Fort Collins Bike Trip With The Deuter Race EXP Air
Sometimes adventures just don’t go as planned. This was one of those adventures. For months, the plan was for a bunch of cool Colorado chicks to ride bikes from Boulder to Fort Collins, spend the night, and ride back the next day. Pretty simple, it seemed. Last summer, I rode my bike across America, pulling a trailer through 113 degree heat, snowstorms, camping in weird places, and wishing I could afford a personal masseuse. That was hard. Riding 50 miles to Fort Fun to camp one night along a nice river with a sag vehicle sounded like a walk in the park. Until everything went wrong.
First, I blew out my knee playing soccer. Apparently, I’m not as limber as I once was and playing in a coed rec soccer league was harder on my body than I expected. So, per doctor’s orders, I could ride… but had to ride slow. While I was visiting doctors for my knee, my friend Sara was nursing a calf injury. We would both be lagging behind on our way to Fort Collins. No reason to change plans for that.
But then, two other friends bailed on the whole trip. What more important things could they be doing other than going on a weekend adventure? And then the morning of the trip a third girl decided she was out. So that left Sara and myself (the two gimpies) and the other Sarah, who’s plan was to drive our sag vehicle. We sat around the morning of blast-off, eating bagels, and laughing about it all and decided to just drive to Fort Collins with bikes on the roof. Sometimes, you have to do what feels right. And so we did just that.
On the drive, we noticed a pretty substantial wild fire rising above the foothills ahead of us. No, we thought, it couldn’t be the Poudre Canyon, our destination. But when we got closer to Fort Collins, we realized that fire was indeed right where we were planning to camp that night.
As many of you know from the media, the fire season in Colorado started off with a bang. What the media doesn't really explain: Fire is a natural part of a forest ecosystem. The fire itself isn't really the problem. The problem lays more in the battle of shared space between human beings and Mother Nature. People want to live in the mountains, and more houses are creeping up into the foothills. Why we're having so many fires is due to a couple reasons. It was a terribly dry winter and a really hot spring. There has been a huge amount of fire suppression over the years and the forests are thick. And, there’s a severe overpopulation of the Mountain Pine Beetle... largely due to global warming (extreme colds wipe them out but we haven't had those). These beetles live in tree bark and carry a fungus that eventually kills the trees. There are many dead trees out there and our forests are one big, dense tinderbox. They actually need to burn to be cleared out and get back to proper health. However, there's obviously huge devastation when fire burns homes (I can't even imagine). Firefighters work to find the balance in letting the fires burn and saving neighborhoods.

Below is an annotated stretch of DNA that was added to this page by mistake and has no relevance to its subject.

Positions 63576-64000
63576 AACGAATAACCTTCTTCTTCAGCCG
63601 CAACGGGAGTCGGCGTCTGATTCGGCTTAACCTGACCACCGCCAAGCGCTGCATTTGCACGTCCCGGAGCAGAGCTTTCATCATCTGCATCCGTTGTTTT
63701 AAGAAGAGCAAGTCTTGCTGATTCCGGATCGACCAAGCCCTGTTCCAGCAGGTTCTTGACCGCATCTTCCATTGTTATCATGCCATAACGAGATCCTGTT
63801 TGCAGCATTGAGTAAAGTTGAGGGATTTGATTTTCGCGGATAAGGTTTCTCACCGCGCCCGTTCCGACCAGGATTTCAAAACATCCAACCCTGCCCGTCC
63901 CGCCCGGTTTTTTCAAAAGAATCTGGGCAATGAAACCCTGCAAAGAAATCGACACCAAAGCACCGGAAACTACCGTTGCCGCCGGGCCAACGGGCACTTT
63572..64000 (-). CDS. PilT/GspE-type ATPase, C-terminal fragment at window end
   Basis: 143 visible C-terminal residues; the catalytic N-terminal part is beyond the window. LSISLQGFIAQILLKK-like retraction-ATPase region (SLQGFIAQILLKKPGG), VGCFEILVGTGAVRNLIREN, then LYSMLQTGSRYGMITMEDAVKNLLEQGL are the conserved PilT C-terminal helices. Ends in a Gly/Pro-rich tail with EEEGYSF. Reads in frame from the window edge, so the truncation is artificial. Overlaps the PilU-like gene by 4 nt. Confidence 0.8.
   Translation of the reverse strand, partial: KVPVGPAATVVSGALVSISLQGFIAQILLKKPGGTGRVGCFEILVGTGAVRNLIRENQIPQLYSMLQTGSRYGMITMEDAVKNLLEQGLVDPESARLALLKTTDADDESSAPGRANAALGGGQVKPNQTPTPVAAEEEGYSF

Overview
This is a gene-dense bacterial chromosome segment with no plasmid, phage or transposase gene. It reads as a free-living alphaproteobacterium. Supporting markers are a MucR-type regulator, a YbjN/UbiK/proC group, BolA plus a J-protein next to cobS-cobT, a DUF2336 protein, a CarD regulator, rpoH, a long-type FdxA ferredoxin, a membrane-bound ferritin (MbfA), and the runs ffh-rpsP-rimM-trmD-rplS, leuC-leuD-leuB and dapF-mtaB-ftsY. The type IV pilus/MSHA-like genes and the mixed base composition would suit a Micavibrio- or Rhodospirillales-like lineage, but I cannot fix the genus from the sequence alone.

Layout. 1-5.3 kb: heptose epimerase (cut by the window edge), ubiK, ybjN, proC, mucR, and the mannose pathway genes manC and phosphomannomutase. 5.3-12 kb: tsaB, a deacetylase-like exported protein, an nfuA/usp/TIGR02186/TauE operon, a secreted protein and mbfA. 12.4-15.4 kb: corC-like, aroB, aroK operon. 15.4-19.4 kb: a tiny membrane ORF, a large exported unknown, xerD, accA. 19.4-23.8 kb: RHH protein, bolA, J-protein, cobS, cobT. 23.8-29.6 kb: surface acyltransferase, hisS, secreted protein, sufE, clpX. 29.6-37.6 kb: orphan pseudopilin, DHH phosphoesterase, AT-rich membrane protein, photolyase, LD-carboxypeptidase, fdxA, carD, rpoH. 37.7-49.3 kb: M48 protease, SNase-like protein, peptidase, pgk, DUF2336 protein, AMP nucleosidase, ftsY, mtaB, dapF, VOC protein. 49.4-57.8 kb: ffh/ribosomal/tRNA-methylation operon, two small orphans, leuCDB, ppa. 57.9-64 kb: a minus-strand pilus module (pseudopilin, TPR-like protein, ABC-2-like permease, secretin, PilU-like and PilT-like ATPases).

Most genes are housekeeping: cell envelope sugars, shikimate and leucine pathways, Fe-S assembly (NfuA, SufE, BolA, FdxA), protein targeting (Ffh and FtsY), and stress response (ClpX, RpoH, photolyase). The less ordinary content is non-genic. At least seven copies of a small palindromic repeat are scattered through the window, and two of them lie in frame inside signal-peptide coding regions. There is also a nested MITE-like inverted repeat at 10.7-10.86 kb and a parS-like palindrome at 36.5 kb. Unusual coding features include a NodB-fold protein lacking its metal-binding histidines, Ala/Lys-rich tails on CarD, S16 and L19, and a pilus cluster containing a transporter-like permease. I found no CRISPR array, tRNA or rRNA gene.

On this day, we knew pretty instantly as the smoke plume’s size grew super fast and the proximity was near, that it was no small fire (it was indeed the High Park Fire). With this, our plan of camping quickly faded. Now what?
We ended up drinking tea in town, riding bikes around the city, sitting by the river, and picnicking. I kept myself hydrated with my Deuter Race EXP Air pack, of course. We ended up crashing in the backyard of a friend’s house and woke up with a layer of ash on us, smelling like campfire. It was definitely one of those fly-by-the seat-of-your-non-chamois kind of days. It wasn’t hardcore. It wasn’t epic in any way. It was certainly not an adventure I thought would be worthy of Deuter ambassador writing. But the more I thought about it, I realized that surely it was. The only thing that stayed consistent through the whole thing was that Race EXP Air pack. I knew it was coming with me from the start. And it kept me hydrated just the same.
Sometimes adventures go amuck; injuries, natural disasters, changes of plans. All of these things are part of adventures in the first place. Adaptability is a huge part of playing outside. It turned into an awesome weekend with my Deuter pack and a couple of friends, just cruising around on a semi-urban adventure. Hardcore adventure, silly adventure, unknown adventure. Sometimes all that matters is that you’re out there, adventuring in some way, whatever that means to you on that particular day.
–Becky Marcelliano (Outdoor Ambassador).
Choose your own adventure!
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